A revolutionary village

Revolution House, Old Whittington, nr Chesterfield
Revolution House, Old Whittington, nr Chesterfield
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Our A to Z of Sheffield and surrounding areas stops next at the village of Old Whittington, near Chesterfield, famous for its role in a revolutionary plot.

Revolution House, a pretty thatched cottage that is now a museum, was part of a plot to overthrow a king.

A Ceremony of Church Clipping at St. Bartholomew's Church, Old Whittington, nr Chesterfield - 24th August 1969'Picture shows the congregation with hands linked around the Church.

A Ceremony of Church Clipping at St. Bartholomew's Church, Old Whittington, nr Chesterfield - 24th August 1969'Picture shows the congregation with hands linked around the Church.

In 1688, three noblemen, the Earl of Devonshire, the Earl of Danby and John D’Arcy met at Whittington in the guise of a hunting party, to plan their part in the overthrow of James II.

The ‘Glorious Revolution’, in which they took leading roles, led to William and Mary taking the throne and paved the way for constitutional monarchy – rule only with Parliament’s consent.

A storm made them seek shelter in the Cock and Pynot alehouse, now called Revolution House.

In 2006, the present Duke and Duchess of Devonshire visited the house.

In 1988, on the 300th anniversary of the Glorious Revolution, Prince Charles joined in with the celebrations.

Old Whittington was also the home of Victorian artist Joseph Syddall, who exhibited three paintings at the prestigious Royal Academy in London and became accepted as a member.

The son of a master carpenter and joiner who was born in Church Street, he also provided some illustrations for Thomas Hardy’s book, Tess of the D’Urbervilles.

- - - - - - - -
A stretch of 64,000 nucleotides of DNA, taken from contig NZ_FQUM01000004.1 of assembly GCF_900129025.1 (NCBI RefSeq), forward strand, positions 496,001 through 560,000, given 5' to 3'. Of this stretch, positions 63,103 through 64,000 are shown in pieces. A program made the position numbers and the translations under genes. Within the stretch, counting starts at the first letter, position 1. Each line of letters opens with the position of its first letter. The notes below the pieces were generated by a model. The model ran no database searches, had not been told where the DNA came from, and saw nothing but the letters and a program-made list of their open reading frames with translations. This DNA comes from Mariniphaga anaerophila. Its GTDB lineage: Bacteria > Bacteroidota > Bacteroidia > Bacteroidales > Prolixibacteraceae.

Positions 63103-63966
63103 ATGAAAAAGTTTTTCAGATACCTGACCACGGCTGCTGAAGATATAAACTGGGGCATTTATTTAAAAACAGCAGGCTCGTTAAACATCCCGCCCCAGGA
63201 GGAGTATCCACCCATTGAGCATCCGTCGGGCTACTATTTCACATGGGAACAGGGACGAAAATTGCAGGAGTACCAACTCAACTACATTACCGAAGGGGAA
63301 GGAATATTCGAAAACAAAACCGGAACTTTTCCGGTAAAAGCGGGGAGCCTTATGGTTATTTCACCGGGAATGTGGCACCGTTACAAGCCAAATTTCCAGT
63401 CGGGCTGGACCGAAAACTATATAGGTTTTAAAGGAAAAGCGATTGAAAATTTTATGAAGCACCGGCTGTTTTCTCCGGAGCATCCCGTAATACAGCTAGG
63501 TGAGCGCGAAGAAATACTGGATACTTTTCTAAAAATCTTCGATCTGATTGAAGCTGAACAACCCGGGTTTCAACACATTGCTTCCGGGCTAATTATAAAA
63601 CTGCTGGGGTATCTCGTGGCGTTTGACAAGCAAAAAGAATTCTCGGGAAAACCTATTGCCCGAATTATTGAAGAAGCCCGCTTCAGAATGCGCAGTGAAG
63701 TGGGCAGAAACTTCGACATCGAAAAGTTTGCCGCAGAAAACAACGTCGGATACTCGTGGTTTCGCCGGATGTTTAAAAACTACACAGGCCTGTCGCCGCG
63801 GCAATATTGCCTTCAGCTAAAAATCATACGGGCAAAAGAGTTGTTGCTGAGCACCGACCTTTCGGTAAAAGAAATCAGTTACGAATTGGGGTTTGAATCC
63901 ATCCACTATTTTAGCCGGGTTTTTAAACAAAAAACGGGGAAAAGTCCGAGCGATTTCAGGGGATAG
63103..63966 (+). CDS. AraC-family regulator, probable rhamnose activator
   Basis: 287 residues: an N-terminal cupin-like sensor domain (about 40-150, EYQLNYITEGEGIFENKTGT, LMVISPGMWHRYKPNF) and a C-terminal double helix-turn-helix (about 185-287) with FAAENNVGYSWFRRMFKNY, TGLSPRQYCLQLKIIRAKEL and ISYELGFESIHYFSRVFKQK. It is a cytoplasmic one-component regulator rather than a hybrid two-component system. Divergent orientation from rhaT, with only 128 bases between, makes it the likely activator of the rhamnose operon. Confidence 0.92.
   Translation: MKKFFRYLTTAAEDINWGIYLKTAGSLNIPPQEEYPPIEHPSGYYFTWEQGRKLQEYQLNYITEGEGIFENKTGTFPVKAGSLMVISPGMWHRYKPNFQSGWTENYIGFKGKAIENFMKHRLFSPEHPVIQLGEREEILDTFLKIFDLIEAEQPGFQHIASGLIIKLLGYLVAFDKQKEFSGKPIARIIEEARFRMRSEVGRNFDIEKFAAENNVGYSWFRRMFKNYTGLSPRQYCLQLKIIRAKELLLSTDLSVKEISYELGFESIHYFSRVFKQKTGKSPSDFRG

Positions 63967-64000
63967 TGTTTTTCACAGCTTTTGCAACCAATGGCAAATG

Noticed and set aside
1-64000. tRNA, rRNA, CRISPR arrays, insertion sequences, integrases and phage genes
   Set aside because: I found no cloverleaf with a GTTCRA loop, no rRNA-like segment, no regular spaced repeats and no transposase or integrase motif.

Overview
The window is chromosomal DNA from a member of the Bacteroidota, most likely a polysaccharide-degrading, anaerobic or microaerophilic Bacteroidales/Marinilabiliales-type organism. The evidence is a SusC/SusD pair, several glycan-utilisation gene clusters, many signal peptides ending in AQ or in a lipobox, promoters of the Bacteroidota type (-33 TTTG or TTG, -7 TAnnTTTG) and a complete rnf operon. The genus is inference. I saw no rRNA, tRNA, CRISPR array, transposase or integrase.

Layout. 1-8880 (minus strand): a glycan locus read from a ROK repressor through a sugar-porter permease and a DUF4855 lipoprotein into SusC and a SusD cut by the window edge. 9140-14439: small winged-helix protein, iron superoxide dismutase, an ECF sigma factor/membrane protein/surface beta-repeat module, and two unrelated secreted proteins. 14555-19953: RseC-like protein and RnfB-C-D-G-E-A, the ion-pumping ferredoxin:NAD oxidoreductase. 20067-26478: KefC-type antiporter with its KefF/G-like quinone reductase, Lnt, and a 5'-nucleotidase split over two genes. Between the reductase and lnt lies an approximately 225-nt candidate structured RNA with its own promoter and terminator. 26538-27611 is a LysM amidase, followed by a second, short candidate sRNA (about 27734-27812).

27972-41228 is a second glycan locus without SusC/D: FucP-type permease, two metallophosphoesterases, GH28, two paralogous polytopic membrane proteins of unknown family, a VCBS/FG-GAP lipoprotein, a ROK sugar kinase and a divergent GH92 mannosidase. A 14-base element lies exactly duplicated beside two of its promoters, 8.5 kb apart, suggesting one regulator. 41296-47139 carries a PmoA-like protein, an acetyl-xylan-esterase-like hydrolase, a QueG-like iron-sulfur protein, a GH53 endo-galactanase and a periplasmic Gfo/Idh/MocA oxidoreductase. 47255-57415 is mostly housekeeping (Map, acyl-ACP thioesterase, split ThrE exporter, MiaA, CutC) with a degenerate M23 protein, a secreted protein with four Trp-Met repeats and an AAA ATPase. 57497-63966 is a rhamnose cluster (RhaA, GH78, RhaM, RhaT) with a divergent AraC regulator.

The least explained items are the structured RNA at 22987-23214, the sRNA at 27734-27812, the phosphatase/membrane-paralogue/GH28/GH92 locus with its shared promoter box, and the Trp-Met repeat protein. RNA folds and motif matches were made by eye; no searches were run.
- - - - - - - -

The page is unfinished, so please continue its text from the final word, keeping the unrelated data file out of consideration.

Some of his pictures are on display at Chesterfield Museum and Art Gallery and he designed the war memorial that stands near Revolution House.

He began work as a solicitor’s office but was helped out by Mary Swanwick, who offered to fund a place for him at art school.

The Swanwicks, who lived in Whittington House, were a prominent family in the area.

Mary’s father Frederick Swanwick was a railway pioneer famous for being the chief engineer to George Stephenson, who once lived nearby in Tapton House.

One of his jobs was to persuade landowners to allow the railways to cross their land. He also superintended the building of Sheffield and Rotherham Railway and had much of the responsibility for the North Midland Railway.

One of Frederick’s family descendants was the scientist Maurice Wilkins, who won the Nobel Prize in 1962 along with Francis Crick and James Watson, famous for their vital breakthrough in discovering the structure of DNA, the building block of life itself.